Daughter Of Darkness

Director: Stuart Gordon (1990)
Starring: Anthony Perkins, Mia Sara, Robert Reynolds, Jack Coleman
Find it: IMDB

An uncharacteristically dull Hammer rip-off from the usually reliable Stuart Gordon. Daughter Of Darkness sends Katherine Thatcher (Sara) to the dingy underworld of Romania in search of her missing father. Because it's Romania, she finds vampires, terrified Gypsies and Anthony Perkins. Being British, I can't help but suggest that vampire-populated Romania is the perfect place for a woman with the surname 'Thatcher'.

Anthony Perkins pretends not to be Katherine's father, but he might as well wearing a Darth Vader helmet for how obvious it is. She is quite stupid though. At one point, vampire Anthony Perkins is chained to the floor in front of a window as sunlight (very) slowly burns him to death. She runs off for about an hour to get help. Not once does she consider, y'know, covering the window.

Like Sookie in True Blood, it emerges that Katherine is a very special breed of human that all the vampires want to do sex with. Katherine is capable of carrying vampire babies. Daywalker vampire babies, like Blade. And talking of Blade, the vampires in Daughter Of Darkness sort of resemble the Reapers in Blade II; instead of teeth they have a little thing (the technical term) that pops out of their tongue and does all the sucking. Well, most of the sucking. The film does quite a lot of the sucking too.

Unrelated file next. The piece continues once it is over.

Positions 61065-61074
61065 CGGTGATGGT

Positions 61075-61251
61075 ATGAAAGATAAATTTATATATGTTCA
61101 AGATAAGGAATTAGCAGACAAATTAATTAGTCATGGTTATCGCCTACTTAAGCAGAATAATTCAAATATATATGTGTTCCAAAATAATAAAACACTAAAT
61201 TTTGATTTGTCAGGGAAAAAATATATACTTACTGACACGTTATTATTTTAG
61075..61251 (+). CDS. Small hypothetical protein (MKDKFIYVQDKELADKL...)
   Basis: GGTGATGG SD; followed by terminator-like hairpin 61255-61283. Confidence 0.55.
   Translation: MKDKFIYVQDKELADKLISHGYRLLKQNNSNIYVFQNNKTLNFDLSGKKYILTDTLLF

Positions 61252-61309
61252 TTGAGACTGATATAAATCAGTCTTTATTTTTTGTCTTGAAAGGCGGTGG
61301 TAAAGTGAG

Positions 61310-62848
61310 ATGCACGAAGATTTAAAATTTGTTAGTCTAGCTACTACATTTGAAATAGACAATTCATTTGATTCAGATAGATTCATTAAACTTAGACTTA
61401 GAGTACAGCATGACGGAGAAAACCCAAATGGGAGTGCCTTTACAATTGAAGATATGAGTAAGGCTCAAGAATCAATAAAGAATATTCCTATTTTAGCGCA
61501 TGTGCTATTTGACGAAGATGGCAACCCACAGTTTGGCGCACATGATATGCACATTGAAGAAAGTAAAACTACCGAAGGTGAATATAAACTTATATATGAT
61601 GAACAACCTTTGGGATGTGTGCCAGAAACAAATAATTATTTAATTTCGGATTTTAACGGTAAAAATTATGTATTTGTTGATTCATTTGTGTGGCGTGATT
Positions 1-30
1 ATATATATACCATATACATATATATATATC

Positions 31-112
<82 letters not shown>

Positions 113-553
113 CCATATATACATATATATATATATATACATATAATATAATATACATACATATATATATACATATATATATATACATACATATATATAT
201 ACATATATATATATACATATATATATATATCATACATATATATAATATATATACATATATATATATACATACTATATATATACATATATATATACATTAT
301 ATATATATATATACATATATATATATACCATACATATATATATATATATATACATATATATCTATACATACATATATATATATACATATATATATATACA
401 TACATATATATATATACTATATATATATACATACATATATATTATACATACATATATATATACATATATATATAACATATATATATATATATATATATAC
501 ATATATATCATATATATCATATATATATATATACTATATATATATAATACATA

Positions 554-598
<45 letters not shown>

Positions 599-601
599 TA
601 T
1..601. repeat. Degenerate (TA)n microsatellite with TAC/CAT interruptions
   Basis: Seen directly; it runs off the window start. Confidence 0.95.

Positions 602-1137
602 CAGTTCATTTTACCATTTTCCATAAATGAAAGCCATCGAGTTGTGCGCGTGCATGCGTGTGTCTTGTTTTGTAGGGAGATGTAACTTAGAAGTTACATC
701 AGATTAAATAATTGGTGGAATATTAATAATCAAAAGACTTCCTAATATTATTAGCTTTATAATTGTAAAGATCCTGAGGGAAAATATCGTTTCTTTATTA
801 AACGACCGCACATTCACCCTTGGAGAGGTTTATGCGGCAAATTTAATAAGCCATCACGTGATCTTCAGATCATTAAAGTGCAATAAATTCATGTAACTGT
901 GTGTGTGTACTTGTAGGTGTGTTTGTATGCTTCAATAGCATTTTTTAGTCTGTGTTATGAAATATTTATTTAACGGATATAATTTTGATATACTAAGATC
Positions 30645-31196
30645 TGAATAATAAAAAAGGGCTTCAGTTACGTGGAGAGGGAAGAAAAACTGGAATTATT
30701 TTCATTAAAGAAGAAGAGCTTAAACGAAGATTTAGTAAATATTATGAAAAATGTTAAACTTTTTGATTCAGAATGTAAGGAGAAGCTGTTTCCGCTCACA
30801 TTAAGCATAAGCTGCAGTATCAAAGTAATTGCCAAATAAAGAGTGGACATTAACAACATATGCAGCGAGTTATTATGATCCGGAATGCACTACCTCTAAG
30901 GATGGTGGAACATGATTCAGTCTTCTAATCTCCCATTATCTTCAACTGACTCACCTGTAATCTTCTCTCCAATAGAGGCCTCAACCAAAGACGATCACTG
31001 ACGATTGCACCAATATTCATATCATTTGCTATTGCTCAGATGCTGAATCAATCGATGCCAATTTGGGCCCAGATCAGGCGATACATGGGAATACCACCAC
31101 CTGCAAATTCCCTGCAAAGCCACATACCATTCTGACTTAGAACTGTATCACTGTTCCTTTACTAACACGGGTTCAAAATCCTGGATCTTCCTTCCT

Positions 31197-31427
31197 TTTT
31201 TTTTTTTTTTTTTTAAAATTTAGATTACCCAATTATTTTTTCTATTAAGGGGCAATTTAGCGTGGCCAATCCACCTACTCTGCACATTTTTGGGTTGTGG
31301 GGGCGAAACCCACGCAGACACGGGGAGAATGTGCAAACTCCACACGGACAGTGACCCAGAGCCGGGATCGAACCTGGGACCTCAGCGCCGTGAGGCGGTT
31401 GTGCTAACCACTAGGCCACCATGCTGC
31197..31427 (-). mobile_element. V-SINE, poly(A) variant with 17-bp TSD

Predictable joke.

This little innovation aside, the vampires are pretty rubbish. Most of them speak in Romanian accents, wear capes and sleep in coffins. One of them even looks like Grampa from The Munsters. In this age of sparkling vampires, sexy vampires and little Castrato vampires, Daughter Of Darkness has not aged very well. The only amusement to be had is in seeing Anthony Perkins hamming it up with a silly accent. The cheerleader's Dad from Heroes plays a supporting role as a jerky love interest; he probably delivers the only decent performance in the whole film.

Daughter Of Darkness is a disappointing failure from one of my favourite directors. Jeffrey Combs doesn't even turn up, which is usually a given in a Gordon film. The story is passable and the direction competent, but the villains are stupid and the characters are all idiots. It's an interesting curiosity, but not much beyond that.

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